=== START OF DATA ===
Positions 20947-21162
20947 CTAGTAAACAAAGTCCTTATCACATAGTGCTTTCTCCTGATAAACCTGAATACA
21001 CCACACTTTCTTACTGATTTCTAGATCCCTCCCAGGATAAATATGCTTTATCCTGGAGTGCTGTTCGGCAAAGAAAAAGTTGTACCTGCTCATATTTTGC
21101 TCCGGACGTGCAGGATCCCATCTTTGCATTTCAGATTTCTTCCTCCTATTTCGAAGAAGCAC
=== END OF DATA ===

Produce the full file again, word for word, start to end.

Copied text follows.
Positions 20947-21162
20947 CTAGTAAACAAAGTCCTTATCACATAGTGCTTTCTCCTGATAAACCTGAATACA
21001 CCACACTTTCTTACTGATTTCTAGATCCCTCCCAGGATAAATATGCTTTATCCTGGAGTGCTGTTCGGCAAAGAAAAAGTTGTACCTGCTCATATTTTGC
21101 TCCGGACGTGCAGGATCCCATCTTTGCATTTCAGATTTCTTCCTCCTATTTCGAAGAAGCAC